Just took an amazing photograph of our beautiful Route 66 sign. Thanks for sharing Steve. Take a look at his other work:
Just took an amazing photograph of our beautiful Route 66 sign. Thanks for sharing Steve. Take a look at his other work:
Adam Richman takes Man v. Food Nation on a road trip across Route 66. Along the way he stops at Ted Drewes Frozen Custard in St. Louis, MO, to taste their famous frozen treats, and, Idle Spurs Steakhouse in Barstow, CA, for some delicious steak.
This left us wanting to know more about the Mother Road, so we turned to an expert. Ron Warnick createdRoute66News.com in 2005 and has become an expert on the historic route. Read what he had to say about his history with the famous Route 66, and some of his picks for the top restaurants and attractions.
Route 66 Q&A Trip Advice from an Expert
by Stephanie Cohen
Travel Channel: What made you start the Route 66 News site?
Ron Warnick: I began Route 66 News in October 2005 because I saw a need for an online source of timely news about the Mother Road. The only publications that dealt with Route 66 news were published only quarterly. A Route 66 forum existed on Yahoo!, but it's accessible only to its members. At the time, no publication or website gave you timely information. With my extensive background in journalism and lots of contacts on the road, I thought my talents would be well-suited for such an online venture. I had not planned using a blog platform, but realized its archive system and multimedia capabilities made it the best fit for Route 66 News. And I give due credit to other media sources that break stories.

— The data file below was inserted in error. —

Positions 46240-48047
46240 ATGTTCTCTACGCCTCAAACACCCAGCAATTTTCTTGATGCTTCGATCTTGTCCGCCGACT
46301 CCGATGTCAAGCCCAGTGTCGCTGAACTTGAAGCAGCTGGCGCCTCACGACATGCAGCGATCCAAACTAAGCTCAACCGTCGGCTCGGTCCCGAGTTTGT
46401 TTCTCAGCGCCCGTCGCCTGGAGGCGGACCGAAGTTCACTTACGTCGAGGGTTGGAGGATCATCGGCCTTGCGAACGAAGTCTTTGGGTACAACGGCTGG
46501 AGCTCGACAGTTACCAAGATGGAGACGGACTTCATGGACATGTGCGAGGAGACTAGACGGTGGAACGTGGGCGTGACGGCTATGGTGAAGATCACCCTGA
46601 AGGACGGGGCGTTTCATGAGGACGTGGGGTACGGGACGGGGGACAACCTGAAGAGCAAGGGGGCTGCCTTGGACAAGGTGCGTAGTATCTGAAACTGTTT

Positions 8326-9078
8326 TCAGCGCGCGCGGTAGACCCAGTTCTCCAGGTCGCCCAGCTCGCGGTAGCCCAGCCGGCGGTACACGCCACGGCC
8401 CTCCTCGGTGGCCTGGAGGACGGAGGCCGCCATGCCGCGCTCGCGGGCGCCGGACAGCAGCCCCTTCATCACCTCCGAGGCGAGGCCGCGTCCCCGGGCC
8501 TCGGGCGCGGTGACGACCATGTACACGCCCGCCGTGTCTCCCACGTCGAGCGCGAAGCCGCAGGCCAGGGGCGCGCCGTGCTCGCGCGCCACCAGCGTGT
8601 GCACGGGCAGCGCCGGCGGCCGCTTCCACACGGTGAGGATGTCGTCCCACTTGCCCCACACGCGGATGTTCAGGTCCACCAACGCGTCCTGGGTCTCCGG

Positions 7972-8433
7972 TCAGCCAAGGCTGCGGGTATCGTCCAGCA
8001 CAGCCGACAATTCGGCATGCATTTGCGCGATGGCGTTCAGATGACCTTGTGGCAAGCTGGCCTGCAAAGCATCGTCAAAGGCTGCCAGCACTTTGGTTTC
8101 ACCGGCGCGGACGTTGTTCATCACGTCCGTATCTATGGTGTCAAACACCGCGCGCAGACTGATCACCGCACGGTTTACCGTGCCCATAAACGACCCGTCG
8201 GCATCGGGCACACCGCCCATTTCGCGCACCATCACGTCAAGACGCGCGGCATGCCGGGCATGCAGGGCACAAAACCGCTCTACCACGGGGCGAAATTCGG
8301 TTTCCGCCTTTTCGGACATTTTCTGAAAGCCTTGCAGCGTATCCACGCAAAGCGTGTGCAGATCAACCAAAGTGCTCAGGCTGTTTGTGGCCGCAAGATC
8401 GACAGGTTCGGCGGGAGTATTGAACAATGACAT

Travel Channel: What’s your best Route 66 memory?
Ron Warnick: This may sound odd, but one indelible memory was when I drove a little-traveled section of four-lane Route 66 west of Erick, OK. Going into the setting sun, I saw something in the roadway a half-mile or so ahead. I thought perhaps it was a large dog or a cow. But as I approached, I realized it was a flock of wild turkeys -- probably two dozen -- leisurely strolling across the road. The turkeys didn't seem overly concerned about us, and they looked quite fat and happy after dining on grasshoppers in the fields. It was then I realized you could see just about anything while traveling the Mother Road.
Travel Channel: What would your picks be for the top five restaurants?
Ron Warnick: Tough to narrow down, but I would say Clanton's Cafe in Vinita, OK, Ted Drewes Frozen Custard in St. Louis, MO, Cafe on the Route in Baxter Springs, KS, Snow-Cap Drive-In in Seligman, AZ, and Bobcat Bite in Santa Fe, NM for unforgettable atmosphere and overall good food. My picks may change daily.
Travel Channel: What about top five attractions? Most bizarre attractions?
Ron Warnick: Best attractions are Santa Monica Pier, Petrified Forest National Park, Grand Canyon, Route 66 Museum in Clinton, OK, and the magnificent skies and terrain of New Mexico. I realize I didn't include many man-made attractions, but the natural stuff leaves me in awe. Most bizarre would probably have to be the World's Largest Rocking Chair at Fanning Outpost in Fanning, MO; the wild burros of Oatman, AZ.; and the Cadillac Ranch of Amarillo, TX which acquires visitors on a scale almost as if it's a religious pilgrimage.